When Nawaz Sharif was Prime Minister, he disregarded threats of unrest and changed the weekly holiday from Friday to Sunday without any catastrophic consequences. Given the current global environment, it would be a bold and positive move for General Musharraf to stand up to the embassy burning elements and repeal the Blasphemy laws. I suspect the negative fallout would be minimal and the General's credibility would be enhanced. Unfortunately, I don't see it happening anytime soon.

For more on the issue, here are two excellent pieces from Prof. Akbar S. Ahmed and renowned Pakistani columnist Ardeshir Cowasjee.

Sunday, February 05, 2006

Update On Baluchistan

The situation in Baluchistan continues to get worse. The BBC reports that tribesmen have succeeded in blowing up a gas pipeline. It would be interesting to know if the American government has raised the matter with President Musharraf.

Update: The Carnegie Endowment for International Peace has published this illuminating paper. A must read for all Pakistani's skeptical of Baluchi grievances.

Saturday, February 04, 2006

Film Review - Khamosh Pani (Silent Waters)

When I started this blog, I didn't think that I would be writing a review of a Pakistani film. Although Pakistani drama serials have traditionally been highly thought of, its film industry or 'Lollywood' has catered to cruder tastes. Going to the cinema isn't considered to be a respectable pastime and a couple of years ago, the police even raided a Karachi cinema on the grounds that it was a den of prostitution!

Khamosh Pani isn't a typical Pakistani film though. Originally intended to be a documentary, the movie contains incisive social commentary to go along with superb acting and a thought-provoking plot.

Set in a small village in Punjab during the early period of General Zia's military rule in Pakistan, the film revolves around Saleem, an initially aimless, carefree 17 year old and his relationships with his mother and girlfriend, while exploring themes of religious extremism and communalism.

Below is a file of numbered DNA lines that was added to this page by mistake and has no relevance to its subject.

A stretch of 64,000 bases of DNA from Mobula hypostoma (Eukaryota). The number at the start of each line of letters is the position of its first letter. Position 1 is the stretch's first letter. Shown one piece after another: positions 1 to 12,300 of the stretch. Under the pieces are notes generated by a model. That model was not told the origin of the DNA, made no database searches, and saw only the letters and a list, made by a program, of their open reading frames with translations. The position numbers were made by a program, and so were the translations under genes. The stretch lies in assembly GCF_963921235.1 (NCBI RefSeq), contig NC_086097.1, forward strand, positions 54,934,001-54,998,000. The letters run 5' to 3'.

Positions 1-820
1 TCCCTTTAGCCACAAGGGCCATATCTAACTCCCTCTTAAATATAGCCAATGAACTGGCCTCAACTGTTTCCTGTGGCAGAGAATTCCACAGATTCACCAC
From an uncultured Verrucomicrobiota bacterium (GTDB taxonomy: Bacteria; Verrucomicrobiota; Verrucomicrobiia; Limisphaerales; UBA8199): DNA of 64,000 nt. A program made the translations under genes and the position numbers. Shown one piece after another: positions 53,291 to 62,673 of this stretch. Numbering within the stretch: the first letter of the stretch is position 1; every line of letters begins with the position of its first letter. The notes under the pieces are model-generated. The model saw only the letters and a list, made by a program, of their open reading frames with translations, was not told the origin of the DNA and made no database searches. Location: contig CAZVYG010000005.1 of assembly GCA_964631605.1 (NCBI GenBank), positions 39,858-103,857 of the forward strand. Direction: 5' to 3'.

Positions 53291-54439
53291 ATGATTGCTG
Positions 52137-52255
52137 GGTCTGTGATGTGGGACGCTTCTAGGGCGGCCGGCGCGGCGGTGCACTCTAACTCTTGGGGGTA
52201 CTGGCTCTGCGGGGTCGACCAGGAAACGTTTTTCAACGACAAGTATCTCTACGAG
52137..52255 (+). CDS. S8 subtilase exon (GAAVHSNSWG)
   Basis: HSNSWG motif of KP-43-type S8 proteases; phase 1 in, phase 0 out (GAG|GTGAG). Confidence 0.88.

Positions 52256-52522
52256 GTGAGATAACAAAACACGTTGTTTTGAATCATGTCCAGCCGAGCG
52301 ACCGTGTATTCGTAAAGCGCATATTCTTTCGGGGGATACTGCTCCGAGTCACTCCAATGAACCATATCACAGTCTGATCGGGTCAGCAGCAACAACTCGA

The New York Times reviewer didn't think much of the film until the 'fundamentalist wind blew in'. I think this misses the point - the first half hour which is very amusing shows the everyday concerns of ordinary people, thereby putting the rise of fundamentalism and its corrosive effects into perspective.

Particularly interesting is the fact that the director Sabiha Sumar (for interviews click here), decided to have the first screening of the movie in the village where it was filmed. Given the sensitive nature of some of the issues, she may have been justified in thinking that it wasn't worth the risk. However not surprisingly, the villagers enjoyed the film, it went through without a hitch and a traveling cinema was created to take the film to other parts of Pakistan as well.

With the KaraFilm Festival becoming a permanent fixture, films such as this one being made and the independent television media becoming more robust, there are positive signs emerging from Pakistan. Khamosh Pani although optimistic in places, provides a cautionary tale of how progress can be halted if religious fundamentalism is manipulated by those in power. I think it deserves a large audience both in Pakistan and abroad.

Cross-posted on Desicritics.

Wednesday, February 01, 2006

The New Great Satan - Denmark???

For an excellent roundup of Muslim opinion on the cartoon controversy, you can visit Thabet's blog here.

As to what I think, firstly I would suggest that simply causing offense should not be sufficient for a big fuss to be made about anything. Otherwise, Sikh protests forcing the play Behzti to stop playing would probably have been justified, as would Christian protesters complaining about Jerry Springer the Opera being broadcast on the BBC.

As Svend White points out though, the context of these cartoons is the very real increase of xenophobia and anti-Muslim sentiment in Denmark, and increased anti-semitism and Islamophobia in significant segments of Western Europe. The cartoons themselves are just a symptom of this and Steve makes a good point at avari/nameh, that an appropriate response by the Danish Prime Minister would have been to acknowledge the increased Islamophobia in his country, which has made such incendiary cartoons being published without widespread condemnation possible.

Unfortunately it seems to me that the unfortunately inevitable threats of violence has made this into a false, 'our free speech v. dangerous fundamentalists' debate (I'm not sure many people are actually proposing government censorship). Andrew Sullivan see's it this way and puts it in the same catalogue of events as the Rushdie fatwa and 9/11. This is an unfortunate exaggeration, (although the Rushdie case should serve as a reminder for the need to be careful when choosing objects of scorn) but the major problem with this is that seems to make apologising for the original cartoons into an appeasement of the threat of violence which doesn't do anyone any good.